Example:
1. 
Cancel the 6 and the 9 by dividing 3 into both of them: 

6 ÷ 3 = 2 and 9 ÷ 3 = 3. Cross out the 6 and the 9. 
2. 
Cancel the 5 and the 20 by dividing 5 into both of them: 

5 ÷ 5 = 1 and 20 ÷ 5 = 4. Cross out the 5 and the 20. 
3. 
Multiply across the new top numbers and the new bottom numbers: 

Tip
When multiplying three or more fractions, the cancelling shortcut can still be used between fractions that are not directly next to each other:
Nine and four cannot reduce and neither can five and 42. But you can reduce nine and 33 by dividing by three, and 42 and 21 can be reduced by dividing by 21:

Multiplying Fractions by Whole Numbers
To multiply a fraction by a whole number:
 Rewrite the whole number as a fraction with a bottom number of 1.
 Multiply as usual.
Example: 5 ×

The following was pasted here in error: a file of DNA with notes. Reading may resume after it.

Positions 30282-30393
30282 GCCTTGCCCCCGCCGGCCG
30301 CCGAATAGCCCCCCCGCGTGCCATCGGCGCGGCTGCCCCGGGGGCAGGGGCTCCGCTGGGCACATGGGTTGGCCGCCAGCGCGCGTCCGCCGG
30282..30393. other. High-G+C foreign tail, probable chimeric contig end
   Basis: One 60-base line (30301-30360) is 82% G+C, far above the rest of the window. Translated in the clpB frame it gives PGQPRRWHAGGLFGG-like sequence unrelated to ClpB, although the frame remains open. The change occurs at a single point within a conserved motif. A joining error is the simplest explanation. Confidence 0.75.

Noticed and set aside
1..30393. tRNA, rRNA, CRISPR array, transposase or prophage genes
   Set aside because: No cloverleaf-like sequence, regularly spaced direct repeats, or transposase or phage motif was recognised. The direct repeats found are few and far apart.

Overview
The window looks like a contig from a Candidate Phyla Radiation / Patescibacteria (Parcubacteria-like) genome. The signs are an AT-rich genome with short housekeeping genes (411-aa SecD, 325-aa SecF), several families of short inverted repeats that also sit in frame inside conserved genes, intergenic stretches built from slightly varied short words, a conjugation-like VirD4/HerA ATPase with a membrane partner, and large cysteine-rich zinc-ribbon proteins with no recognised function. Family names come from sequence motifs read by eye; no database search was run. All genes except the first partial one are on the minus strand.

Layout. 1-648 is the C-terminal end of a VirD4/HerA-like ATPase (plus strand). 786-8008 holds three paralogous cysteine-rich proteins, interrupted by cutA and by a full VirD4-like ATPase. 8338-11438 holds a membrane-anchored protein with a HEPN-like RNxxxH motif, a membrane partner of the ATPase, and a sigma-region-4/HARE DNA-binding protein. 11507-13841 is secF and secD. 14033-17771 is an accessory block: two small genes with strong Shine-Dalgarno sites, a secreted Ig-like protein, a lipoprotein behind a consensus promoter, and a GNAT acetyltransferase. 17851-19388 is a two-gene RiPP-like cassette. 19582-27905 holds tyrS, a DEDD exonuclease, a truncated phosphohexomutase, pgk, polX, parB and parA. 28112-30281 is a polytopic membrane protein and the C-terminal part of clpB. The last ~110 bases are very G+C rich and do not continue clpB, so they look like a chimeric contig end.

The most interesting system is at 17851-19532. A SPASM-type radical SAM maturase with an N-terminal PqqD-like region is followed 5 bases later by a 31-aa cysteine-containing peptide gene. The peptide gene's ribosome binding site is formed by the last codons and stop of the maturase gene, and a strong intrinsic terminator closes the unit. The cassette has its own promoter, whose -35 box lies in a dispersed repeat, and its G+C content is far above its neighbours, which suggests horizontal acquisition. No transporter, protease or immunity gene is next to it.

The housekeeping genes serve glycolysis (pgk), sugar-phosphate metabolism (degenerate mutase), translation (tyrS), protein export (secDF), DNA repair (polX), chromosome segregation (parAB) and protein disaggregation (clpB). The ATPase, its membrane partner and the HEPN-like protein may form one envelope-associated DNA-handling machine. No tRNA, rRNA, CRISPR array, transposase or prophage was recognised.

1. 
Rewrite 5 as a fraction: 
5 = 
2. 
Multiply the fractions: 
× = 
3. 
Optional: Change the product to a mixed number. 
= 
Have you noticed that multiplying any number by a proper fraction produces an answer that's smaller than that number? It's the opposite of the result you get from multiplying whole numbers. That's because multiplying by a proper fraction is the same as finding a part of something.
Multiplying with Mixed Numbers
To multiply with mixed numbers, change each mixed number to an improper fraction and multiply.
Example: ×
 Change to an improper fraction:
 Change to an improper fraction:
 Multiply the fractions:
Notice that you can cancel the 14 and the 2 by dividing them by 2.
 Optional: Change the improper fraction to a mixed number.
Dividing Fractions